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Alaska Legislature Passes Bill Cutting Oil, Gas Tax Credits

Both chambers of the Republican-controlled Alaska Legislature passed a controversial oil tax reform bill on Monday and sent it to Gov. Bill Walker for his signature, but it was unclear whether he would sign it.

Lawmakers in the state Senate passed HB 247 by a 13-6 vote and then promptly referred it to the state House of Representatives, where it also passed by a razor-thin margin, 21-19. According to reports, state Rep. Mike Hawker (R-Anchorage), who has been battling cancer, returned to Juneau to cast the decisive vote. The bill needed a minimum 21 votes to pass.

Under the latest version of HB 247, tax credits for lease expenditures in Alaska's Cook Inlet will be eliminated after Jan. 1, 2018. The bill also stipulates that for lease expenditures incurred on or after Jan. 1, 2017, and spent looking for oil and gas south of 68 degrees North latitude, a producer may elect to take a tax credit in the form of 15% of a carried-forward annual loss.

The bill also stipulates that for oil and gas produced after Dec. 31, 2016, a state tax reduction on production will expire after three years -- consecutive or nonconsecutive -- where the average annual price per barrel for Alaska North Slope crude oil on the U.S. West Coast exceeds $70/bbl, or after a period of seven years in total, whichever comes first.

HB 247 also stipulates that for oil and gas produced before Jan. 1, 2017, a state tax reduction on production will expire on Jan. 1, 2023, or on a January 1 following three years -- consecutive or nonconsecutive -- where the average annual price per barrel for Alaska North Slope crude oil on the U.S. West Coast exceeds $70/bbl, whichever comes first.

The Alaska Oil and Gas Conservation Commission would be tasked with determining when applicable oil and gas production begins, as it pertains to the tax reductions.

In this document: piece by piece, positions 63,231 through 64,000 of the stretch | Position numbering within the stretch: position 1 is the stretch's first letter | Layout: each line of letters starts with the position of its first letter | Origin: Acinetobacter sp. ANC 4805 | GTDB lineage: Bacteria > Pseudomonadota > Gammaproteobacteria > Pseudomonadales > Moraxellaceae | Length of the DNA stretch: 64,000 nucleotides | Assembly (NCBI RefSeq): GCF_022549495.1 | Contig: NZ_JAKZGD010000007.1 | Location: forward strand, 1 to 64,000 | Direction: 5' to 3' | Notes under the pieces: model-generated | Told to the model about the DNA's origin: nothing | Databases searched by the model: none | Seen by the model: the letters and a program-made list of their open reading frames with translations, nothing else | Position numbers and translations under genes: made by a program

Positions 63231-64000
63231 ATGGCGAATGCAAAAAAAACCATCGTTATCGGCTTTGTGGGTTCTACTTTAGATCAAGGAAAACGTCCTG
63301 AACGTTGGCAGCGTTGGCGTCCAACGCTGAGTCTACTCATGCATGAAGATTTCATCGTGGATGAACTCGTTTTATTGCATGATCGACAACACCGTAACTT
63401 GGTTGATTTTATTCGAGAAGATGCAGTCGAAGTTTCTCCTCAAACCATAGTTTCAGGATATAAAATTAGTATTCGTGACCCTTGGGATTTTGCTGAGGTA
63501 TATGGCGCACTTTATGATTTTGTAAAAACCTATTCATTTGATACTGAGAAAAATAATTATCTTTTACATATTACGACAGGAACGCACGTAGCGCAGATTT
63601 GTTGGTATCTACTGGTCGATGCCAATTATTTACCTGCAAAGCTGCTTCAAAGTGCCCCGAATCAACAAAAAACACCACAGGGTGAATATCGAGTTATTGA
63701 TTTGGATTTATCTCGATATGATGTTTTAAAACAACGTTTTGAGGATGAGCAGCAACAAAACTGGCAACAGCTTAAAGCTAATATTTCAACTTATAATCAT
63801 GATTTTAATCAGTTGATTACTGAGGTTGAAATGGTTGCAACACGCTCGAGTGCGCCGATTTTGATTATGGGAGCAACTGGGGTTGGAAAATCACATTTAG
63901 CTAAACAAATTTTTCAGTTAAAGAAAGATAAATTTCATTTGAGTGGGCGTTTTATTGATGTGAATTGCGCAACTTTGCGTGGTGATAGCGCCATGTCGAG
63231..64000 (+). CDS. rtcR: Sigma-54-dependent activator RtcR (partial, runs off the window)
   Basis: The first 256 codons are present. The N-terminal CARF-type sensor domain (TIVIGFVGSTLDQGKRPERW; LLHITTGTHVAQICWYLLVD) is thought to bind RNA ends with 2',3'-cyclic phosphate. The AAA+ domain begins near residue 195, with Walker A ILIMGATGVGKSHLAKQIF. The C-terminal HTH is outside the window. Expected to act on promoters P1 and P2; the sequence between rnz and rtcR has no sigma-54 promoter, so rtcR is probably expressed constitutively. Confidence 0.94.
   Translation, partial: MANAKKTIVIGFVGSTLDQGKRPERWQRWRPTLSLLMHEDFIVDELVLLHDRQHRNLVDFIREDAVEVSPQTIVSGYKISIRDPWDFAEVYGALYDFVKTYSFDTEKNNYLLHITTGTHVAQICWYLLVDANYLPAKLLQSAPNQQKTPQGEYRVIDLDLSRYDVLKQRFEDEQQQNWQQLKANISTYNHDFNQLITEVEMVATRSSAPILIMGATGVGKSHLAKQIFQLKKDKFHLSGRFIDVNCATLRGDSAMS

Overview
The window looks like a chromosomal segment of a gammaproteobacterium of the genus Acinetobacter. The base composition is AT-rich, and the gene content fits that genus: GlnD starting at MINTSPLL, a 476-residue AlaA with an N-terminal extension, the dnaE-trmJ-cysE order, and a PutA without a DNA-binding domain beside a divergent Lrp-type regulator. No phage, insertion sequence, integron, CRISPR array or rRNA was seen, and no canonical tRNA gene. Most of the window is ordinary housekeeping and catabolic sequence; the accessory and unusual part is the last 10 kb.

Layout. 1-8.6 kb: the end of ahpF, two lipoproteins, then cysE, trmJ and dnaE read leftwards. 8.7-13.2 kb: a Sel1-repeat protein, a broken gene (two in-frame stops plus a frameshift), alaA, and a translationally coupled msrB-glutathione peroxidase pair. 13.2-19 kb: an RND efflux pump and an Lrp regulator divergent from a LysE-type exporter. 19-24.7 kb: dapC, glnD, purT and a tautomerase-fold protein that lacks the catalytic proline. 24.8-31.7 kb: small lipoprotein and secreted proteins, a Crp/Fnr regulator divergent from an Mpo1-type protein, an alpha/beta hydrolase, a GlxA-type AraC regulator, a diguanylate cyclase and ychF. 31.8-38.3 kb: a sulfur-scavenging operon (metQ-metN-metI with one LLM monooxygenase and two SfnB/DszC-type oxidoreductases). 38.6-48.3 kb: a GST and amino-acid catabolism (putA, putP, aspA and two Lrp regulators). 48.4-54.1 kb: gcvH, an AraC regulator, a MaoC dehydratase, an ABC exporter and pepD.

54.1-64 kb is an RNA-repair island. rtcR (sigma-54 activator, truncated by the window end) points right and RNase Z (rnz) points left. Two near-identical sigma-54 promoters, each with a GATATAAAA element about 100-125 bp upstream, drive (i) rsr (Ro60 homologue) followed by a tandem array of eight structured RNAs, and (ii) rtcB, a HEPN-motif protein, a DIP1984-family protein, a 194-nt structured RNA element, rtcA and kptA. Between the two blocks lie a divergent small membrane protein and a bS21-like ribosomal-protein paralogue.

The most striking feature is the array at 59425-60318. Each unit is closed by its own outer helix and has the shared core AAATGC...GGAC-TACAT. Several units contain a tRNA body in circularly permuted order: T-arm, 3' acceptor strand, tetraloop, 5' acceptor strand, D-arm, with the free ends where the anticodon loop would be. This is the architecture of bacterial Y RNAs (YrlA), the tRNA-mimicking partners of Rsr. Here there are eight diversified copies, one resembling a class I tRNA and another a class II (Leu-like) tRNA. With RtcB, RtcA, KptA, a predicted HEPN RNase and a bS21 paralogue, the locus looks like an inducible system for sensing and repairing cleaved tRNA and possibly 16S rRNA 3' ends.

It was unclear if Walker intends to sign the bill. "Gov. Walker typically does not comment on legislation until it reaches his desk," spokeswoman Grace Jang told NGI on Wednesday. "A number of legal reviews have to first take place before a bill reaches his desk."

Alaska Oil and Gas Association (AOGA) CEO Kara Moriarty said in written testimony before a state Senate Finance Committee meeting last month that AOGA's members are unanimously opposed to the bill.

"HB 247 is a dramatic shift in oil tax policy for both Cook Inlet and the North Slope, and it will definitely result in less production, less investment, fewer Alaskans working, and ultimately, and somewhat ironically, less revenue for the state," Moriarty said. "It creates policies that will not drive investment to Alaska from explorers and producers alike when prices go up because it will now take a much higher oil price for industry investment to return or increase in Alaska, if it returns at all...

"This bill sends a strong signal to the world that Alaska is constantly changing tax policies, regardless of oil price, and regardless of the economic condition of the industry."

Last March, Apache Corp. abandoned its operations in the Cook Inlet, citing the downturn in commodity prices (see Daily GPIMarch 4).

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